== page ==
These include the country’s largest powerplant project, an 1,800 MW coal-fired plant for PGE; a 1,000-MW coal plant for Enea, 900 MW for Tauron, and a 460 MW unit for PGE. Also on its target list are a 400 MW gas-turbine plant and a 500 MW plant for oil refiner PKN Orlen SA. PBG is bidding jointly with Alstom SA for all but one of the projects. The company is pursuing 1-2.6 billion dollars of contracts with an astonishing gross margin of 20%. Poland hasn’t yet seen an energy boom like this, CEO Jerzy Wisniewski told Businessweek.
Poland’s dependence on coal is scaring off some investment, however. In October 2010, Vattenfall canceled plans to build up to 3,000 MW of new coal-fired generation capacity in Poland in favor of concentrating on its core markets in Germany, the Neth erlands, and Sweden, and said it may sell its Polish holdings in three years. The announcement followed ac tions by RWE and CEZ to freeze investment plans. Analysts attribute the hesitancy at least in part to uncertainty over how many free CO2 emission allowances Poland will receive up to 2020.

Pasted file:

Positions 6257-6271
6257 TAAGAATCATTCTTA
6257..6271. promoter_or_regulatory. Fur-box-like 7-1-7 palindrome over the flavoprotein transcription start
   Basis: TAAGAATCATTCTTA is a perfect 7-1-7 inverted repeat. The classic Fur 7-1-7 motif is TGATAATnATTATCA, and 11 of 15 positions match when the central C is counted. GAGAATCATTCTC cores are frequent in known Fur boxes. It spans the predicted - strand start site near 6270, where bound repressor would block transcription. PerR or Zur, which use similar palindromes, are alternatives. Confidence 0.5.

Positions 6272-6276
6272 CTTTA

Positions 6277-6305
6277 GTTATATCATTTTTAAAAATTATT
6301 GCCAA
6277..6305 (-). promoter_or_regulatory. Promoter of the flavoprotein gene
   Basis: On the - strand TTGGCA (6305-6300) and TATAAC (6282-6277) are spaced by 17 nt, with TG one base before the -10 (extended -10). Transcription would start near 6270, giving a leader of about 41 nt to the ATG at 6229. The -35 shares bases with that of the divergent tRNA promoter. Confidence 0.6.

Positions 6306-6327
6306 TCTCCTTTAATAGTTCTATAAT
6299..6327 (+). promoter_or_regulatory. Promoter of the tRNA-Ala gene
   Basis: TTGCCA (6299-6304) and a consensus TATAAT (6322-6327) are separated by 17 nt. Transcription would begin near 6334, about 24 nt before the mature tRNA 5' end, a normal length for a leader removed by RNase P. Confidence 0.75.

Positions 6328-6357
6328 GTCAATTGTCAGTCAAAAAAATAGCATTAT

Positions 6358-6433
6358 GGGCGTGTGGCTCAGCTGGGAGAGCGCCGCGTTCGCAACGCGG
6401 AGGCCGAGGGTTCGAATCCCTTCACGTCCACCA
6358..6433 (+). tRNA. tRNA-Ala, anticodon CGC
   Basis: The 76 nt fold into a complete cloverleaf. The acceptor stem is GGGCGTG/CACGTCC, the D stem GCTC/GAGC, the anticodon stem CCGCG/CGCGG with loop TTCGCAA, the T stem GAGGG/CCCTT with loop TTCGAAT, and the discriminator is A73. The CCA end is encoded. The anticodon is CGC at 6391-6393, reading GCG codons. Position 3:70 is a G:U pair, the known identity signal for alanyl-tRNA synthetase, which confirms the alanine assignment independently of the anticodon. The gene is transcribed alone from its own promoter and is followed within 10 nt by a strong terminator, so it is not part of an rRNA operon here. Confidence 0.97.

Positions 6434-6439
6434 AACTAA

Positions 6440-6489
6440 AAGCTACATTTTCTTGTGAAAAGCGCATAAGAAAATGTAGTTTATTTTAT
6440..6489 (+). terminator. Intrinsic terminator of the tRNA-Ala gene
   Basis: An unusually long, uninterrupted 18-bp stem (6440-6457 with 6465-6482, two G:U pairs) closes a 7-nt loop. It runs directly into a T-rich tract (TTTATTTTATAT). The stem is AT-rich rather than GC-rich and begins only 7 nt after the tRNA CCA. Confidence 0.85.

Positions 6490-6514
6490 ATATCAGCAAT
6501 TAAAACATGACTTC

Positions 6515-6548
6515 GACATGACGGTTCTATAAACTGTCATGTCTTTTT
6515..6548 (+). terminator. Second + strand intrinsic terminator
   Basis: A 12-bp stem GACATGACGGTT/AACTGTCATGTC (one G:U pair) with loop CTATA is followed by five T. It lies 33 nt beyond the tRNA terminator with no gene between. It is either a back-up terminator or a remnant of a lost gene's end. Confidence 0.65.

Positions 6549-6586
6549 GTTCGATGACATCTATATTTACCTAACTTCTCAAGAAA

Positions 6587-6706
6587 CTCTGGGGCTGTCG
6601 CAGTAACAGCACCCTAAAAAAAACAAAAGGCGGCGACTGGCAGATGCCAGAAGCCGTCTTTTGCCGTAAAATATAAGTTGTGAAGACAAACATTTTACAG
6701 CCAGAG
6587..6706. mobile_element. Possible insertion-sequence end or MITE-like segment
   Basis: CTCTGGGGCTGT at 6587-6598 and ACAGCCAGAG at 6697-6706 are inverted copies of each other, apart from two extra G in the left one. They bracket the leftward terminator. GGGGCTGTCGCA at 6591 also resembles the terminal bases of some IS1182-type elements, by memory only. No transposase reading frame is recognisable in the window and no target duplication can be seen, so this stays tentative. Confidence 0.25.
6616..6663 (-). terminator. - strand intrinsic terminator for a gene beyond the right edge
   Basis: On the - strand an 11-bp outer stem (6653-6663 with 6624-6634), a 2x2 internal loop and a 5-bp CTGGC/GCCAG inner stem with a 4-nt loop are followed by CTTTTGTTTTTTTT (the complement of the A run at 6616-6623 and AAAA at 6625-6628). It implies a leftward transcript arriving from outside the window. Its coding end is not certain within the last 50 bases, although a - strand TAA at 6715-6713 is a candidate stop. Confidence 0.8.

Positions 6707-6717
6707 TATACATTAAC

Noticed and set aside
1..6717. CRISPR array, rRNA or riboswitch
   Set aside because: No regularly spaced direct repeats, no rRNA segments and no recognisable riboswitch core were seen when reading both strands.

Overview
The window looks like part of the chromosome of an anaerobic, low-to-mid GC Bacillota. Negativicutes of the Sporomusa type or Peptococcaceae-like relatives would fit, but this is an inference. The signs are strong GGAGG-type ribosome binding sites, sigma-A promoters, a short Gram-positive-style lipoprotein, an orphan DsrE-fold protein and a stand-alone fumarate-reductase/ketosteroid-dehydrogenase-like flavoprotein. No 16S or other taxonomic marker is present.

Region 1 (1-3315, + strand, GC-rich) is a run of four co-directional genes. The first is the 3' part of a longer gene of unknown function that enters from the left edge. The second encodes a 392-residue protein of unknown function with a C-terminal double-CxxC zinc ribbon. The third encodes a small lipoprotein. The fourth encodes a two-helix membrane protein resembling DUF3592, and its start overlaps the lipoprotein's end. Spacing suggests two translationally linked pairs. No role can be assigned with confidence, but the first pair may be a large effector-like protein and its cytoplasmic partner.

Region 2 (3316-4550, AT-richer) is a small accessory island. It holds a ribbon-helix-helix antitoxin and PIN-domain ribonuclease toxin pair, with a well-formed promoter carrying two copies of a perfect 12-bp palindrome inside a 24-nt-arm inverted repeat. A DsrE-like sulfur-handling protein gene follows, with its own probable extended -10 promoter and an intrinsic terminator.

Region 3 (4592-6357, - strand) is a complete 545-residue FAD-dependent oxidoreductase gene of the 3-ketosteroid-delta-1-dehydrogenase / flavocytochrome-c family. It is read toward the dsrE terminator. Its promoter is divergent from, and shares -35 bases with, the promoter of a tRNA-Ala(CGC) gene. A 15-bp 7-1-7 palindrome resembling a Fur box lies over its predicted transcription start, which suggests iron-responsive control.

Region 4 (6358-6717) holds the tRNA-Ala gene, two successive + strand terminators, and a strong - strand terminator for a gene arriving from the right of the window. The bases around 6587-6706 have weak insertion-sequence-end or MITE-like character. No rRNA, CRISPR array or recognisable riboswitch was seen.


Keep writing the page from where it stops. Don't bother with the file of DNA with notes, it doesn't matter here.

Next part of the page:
As noted earlier, Poland has persisted with plans to build two nuclear powerplants. PGE will build and operate the plants, the first of which is to be commis sioned in 2022 and the second in 2030. Marcin Cieplinski, CEO of PGE’s nuclear power subsidiary, has estimated the cost of the first plant at 14 billion dollars, but PGE plans to hold just 51%, with the rest owned by a foreign partner in the consortium. The site has not yet been confirmed, but most sources say it will be in Zarnow iec, on the Baltic coast 40 km west of Gdansk. Locating the plant there could complicate the project. Construction of a nuclear plant in Zarnowiec was halted in 1990 after nearly 10 years of work because of protests from the local people.
A July 2010 report titled Investment Opportunities in the Wind Energy Sector in Europe, by Frost & Sullivan, London, named Poland as the largest wind energy market in Central and Eastern Eu rope. Although there are many challenges to surmount within the market, the country has seen the most expansion in the region, due to great wind potential and government support, Frost & Sullivan reported.